RBS offers several different platforms that allow bakers to mix and match according to their needs. The company’s direct-gas-fired ovens feature high- and low-density burner patterns as well as the option to add infrared burners. On convection oven sections, bakers can upgrade to an Emithermic oven section, which uses either convection or radiant heat.
While not technically a hybrid oven, Mecatherm’s M-TA allows operators to choose between radiant, convection or a combination in each zone. There is a total of six combinations available in addition to steam injection.
“This allows bakers to build a tailor-made baking curve for an infinite range of products,” said Marie Laisne, oven product manager, Mecatherm.
For smaller operations not quite ready for tunnel ovens, Tagliavini, represented in the United States by Erika Record, offers the Termik Mix Deck Oven. A Tronik electric deck can be mounted on top of the gas Termik, giving bakers flexibility to bake on the top deck different products than those on the Termik.
“This allows bakers to be more precise in directing heat to the bottom if they like a heavier bottom bake or focus the heat on top for products that require darker coloration on the crust,” said Cindy Chananie, commercial business development, Erika Record.
Getting the optimal baking profile with multiple types of heat transfer also allows bakeries to run faster. With a more efficient bake comes shorter bake times and greater throughput.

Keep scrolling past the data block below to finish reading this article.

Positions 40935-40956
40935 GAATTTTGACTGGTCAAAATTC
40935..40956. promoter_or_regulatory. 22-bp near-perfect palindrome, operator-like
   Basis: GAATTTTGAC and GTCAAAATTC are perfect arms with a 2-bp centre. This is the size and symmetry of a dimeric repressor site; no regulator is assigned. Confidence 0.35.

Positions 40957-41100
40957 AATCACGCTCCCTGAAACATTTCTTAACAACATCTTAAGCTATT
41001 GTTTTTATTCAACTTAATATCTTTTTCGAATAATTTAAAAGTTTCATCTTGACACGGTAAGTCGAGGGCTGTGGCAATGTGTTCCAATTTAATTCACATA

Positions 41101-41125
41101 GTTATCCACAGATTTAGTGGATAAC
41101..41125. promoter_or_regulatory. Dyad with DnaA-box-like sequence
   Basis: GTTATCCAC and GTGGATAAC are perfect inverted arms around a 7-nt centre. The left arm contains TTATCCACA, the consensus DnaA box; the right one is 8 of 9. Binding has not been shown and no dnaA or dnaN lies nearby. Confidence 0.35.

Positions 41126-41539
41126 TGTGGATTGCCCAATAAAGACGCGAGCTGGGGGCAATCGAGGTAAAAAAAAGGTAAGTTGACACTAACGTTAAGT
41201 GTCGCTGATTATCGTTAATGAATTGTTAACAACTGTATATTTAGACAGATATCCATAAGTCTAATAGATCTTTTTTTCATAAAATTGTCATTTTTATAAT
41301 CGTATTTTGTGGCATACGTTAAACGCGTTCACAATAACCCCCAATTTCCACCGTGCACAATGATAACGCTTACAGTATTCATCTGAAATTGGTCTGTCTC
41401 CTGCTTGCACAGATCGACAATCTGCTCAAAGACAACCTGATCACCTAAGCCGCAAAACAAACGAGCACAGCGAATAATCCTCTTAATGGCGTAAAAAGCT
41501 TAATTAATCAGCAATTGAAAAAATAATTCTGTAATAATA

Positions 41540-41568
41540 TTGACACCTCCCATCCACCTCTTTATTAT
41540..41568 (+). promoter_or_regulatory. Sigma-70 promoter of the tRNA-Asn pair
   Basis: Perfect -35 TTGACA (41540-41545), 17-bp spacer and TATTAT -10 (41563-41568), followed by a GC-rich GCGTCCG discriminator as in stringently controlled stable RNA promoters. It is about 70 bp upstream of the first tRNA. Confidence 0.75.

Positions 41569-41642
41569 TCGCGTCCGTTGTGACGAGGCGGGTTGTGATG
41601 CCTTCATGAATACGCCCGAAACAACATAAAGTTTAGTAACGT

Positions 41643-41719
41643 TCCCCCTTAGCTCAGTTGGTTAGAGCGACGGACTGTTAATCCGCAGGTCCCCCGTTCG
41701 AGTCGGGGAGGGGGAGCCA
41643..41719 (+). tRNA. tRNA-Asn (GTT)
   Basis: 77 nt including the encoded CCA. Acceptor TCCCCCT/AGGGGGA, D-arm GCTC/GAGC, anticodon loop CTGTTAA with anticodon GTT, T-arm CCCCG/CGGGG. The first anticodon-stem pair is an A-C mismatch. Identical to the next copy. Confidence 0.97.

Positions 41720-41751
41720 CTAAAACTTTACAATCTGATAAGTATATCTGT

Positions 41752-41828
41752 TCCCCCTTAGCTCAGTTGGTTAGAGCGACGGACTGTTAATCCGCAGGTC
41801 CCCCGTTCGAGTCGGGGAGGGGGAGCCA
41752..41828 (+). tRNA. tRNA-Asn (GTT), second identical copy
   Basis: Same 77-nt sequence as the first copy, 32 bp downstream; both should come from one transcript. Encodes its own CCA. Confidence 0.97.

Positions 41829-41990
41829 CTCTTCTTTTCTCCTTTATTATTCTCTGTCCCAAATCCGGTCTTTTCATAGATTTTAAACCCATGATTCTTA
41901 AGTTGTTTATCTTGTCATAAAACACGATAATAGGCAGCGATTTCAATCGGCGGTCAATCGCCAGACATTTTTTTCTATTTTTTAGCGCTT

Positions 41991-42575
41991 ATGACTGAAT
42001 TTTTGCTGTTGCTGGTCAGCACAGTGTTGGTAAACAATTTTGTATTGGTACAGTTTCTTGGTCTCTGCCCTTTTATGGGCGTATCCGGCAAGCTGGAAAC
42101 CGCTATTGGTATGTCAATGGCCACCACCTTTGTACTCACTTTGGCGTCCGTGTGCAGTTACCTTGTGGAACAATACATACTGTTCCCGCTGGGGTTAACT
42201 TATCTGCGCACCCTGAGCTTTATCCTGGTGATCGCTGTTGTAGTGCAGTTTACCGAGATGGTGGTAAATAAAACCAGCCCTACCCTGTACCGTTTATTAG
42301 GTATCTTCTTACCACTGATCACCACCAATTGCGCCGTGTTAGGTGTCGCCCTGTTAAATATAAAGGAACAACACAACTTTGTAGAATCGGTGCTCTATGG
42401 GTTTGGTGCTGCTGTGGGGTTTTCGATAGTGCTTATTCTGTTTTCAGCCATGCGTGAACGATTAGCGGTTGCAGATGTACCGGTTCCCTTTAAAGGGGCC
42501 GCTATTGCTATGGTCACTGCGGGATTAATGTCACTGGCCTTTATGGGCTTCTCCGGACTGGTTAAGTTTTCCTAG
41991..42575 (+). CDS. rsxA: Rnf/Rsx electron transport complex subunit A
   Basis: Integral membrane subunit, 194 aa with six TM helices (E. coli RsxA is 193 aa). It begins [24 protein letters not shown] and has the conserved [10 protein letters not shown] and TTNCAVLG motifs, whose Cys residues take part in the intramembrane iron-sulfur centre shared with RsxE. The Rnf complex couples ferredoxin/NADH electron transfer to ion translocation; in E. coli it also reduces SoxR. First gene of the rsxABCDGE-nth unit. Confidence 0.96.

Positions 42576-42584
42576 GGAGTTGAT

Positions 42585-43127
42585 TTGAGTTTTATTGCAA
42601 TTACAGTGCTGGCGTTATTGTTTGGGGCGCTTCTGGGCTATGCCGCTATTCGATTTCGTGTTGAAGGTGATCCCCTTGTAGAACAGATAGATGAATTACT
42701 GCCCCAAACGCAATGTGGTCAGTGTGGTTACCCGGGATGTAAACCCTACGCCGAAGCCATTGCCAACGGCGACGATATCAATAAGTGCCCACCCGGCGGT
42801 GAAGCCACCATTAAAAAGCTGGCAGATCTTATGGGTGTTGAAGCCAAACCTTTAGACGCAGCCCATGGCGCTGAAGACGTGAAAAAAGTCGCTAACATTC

“While it may have taken longer to get the right color using all direct fired, you’ll get it in less time if you go direct fired and then add the turbulence section on the end,” Mr. Morabito explained. “You’re shortening up your bake time, increasing throughput for the same size oven.”
Combining heat styles to optimally bake, however, requires understanding what a product needs as it moves through an oven.
“The individual product baking profile usually determines if a single-style or a hybrid mix of two or more styles would be most efficient for the rate and most effective for the overall quality of product needed,” Mr. Kauffman said.
Test bakes at innovation centers enable bakers to nail down the optimal baking curve.
“Through our vast experience and knowledge, we can advise customers the best solution, but we can also test the baking concepts on the hybrid oven in our Application center,” said Kevin Knott, key account manager, Franz Haas Machinery of America, Inc.
Hybrid ovens not only allow bakers to design the perfect baking curve for their products, but they also enable them to be more flexible.
“While hybrid ovens have been in use for many years on tin bread, deep dish pizza and Knäckebröd applications, we will see hybrid ovens increasingly used on applications for the production of sweet goods, snacks, pizzas and gluten-free products in the future because of the evolving uniqueness of customer product lines,” Mr. Kauffman said.
If bakeries need a flexible operation that easily adapts to new products, it’s important to think beyond the optimal baking curve for current products.
“By analyzing the products they wish to make now and in the future, bakers can work with oven suppliers to make the best fit for their operations,” Mr. Knott said.
Mr. Morabito said one such flexible combination is a cyclothermic indirect-fired oven at the beginning with convection or air impingement at the end.
“That covers a lot of products well in one oven,” he said.
Direct gas fired at the beginning with air impingement at the end also can provide bakers with ample flexibility.
The beauty of a hybrid oven is that, with controls in place, bakers essentially have three ovens in one: the full hybrid with all zones firing, or the operator can turn the front or back ends down and run just one end of the oven.